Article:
Russian gas supplied to China is cheapest in the world
The Kremlin has been unable to fill its budget after redirecting its gas policy towards the east after the annexation of Crimea and the beginning of the sanctions war with the West.
While spot gas prices in Europe and Asia exceeded $ 1,000 per thousand cubic meters, and in the United States soared at a record speed in 10 years, China continues to buy gas from the Russian gas giant Gazprom at bargain prices.
In the third quarter of 2021, the average cost of gas, which flows through the $9 billion Power of Siberia pipeline, was 0.9 yuan per cubic meter, or about $ 140 per thousand cubic meters, the Russian newspaper Vedomosti reported, citing a report by JP Morgan.
Russian gas for China cost 4.2 times less than LNG, and 30% lower than the gas of other pipeline operators.
According to Wood Mackenzie, Myanmar pays China twice as much for gas, Turkmenistan pays 30% more, and Kazakhstan and Uzbekistan 10% more.
Hardly anywhere in the world market one can find export gas cheaper. At the JKM hub (Japan, Korea), the average price in September was $ 30 per million British thermal units (BTEs), at the TTF hub in the Netherlands - $ 30, at the American Henry Hub - $ 5.5.
Gazprom's supplied gas to China for $ 4.2 per million BTU, and in February and March the price was only $ 3 (less than $ 120 per thousand cubic meters).
"Even President Lukashenko does not have such a discount on Russian gas," says Sergei Suverov, Chief Strategist at ARI Capital Investments.
According to the Russian Federal Customs Service, in the first quarter, the gas that was supplied to Belarus from Russia was 6% more expensive than China, and Armenia paid 27% more. Compared to China, the gas delivered to Europe was 23% more expensive at the beginning of the year, 38% in the summer and 42% in August.
Given the logistics, Gazprom's supplies to China should be more expensive. Unlike pipelines from Turkmenistan, Kazakhstan and Uzbekistan, the Power of Siberia crosses the border of China close to the areas with the highest population density and, accordingly, the greatest demand for energy.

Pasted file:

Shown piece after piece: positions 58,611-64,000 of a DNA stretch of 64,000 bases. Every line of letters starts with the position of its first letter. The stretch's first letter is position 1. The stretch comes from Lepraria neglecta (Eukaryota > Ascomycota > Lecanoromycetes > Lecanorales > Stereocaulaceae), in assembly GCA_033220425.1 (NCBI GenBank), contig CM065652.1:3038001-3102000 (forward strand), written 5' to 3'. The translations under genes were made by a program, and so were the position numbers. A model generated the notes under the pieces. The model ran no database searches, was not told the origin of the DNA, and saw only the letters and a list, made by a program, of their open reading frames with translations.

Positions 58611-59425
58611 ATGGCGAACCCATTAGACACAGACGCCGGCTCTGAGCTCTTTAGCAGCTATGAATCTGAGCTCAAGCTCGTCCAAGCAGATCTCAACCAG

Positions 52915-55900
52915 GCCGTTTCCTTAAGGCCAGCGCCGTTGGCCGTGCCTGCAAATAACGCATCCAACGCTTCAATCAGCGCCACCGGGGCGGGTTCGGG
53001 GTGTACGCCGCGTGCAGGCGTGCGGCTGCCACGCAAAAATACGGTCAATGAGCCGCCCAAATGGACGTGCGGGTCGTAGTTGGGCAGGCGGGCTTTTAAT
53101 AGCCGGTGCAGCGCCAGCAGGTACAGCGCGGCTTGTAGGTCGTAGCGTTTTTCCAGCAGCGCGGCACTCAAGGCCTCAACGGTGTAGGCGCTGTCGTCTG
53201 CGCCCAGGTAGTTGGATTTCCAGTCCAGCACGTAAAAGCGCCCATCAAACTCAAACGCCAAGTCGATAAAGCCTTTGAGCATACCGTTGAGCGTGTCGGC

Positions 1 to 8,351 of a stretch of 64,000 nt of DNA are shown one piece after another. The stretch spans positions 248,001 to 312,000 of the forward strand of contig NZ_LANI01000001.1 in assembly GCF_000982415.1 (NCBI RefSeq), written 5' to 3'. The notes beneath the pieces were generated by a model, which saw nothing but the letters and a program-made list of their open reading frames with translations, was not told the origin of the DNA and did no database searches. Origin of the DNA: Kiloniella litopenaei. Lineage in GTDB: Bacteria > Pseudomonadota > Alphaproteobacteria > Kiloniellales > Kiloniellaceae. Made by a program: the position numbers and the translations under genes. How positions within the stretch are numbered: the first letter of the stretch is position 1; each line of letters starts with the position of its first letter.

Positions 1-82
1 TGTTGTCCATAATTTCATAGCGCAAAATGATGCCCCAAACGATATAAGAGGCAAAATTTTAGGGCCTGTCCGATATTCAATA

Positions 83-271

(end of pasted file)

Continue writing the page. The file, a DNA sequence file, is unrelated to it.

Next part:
"Increased demand at the entry point gives our gas a competitive advantage in price, because the cost of goods is higher where the demand is higher. But this advantage was not realized and was not reflected in the supply contract with China," Suverov said.
While the Russian budget runs out of money, the Chinese buyer earns. China National Petroleum Corporation, with which Gazprom signed a contract in 2014, resells Russian gas 1.5 times higher through its subsidiary PetroChina, earning on favorable conditions, analysts at JP Morgan write.
Deliveries through the Power of Siberia began in 2020, and their total volume was lower than the one stated in the contract - 4.1 billion cubic meters instead of 5 billion.
In 2021, the flow of gas almost tripled reaching 4.6 billion cubic meters in January-June.
In September 2019, Russian President Vladimir Putin instructed to build a second gas pipeline to China - the Power of Siberia 2, which will pass through Mongolia and connect the gas fields of the Irkutsk Region, the Krasnoyarsk Territory and Yamal with the Chinese market.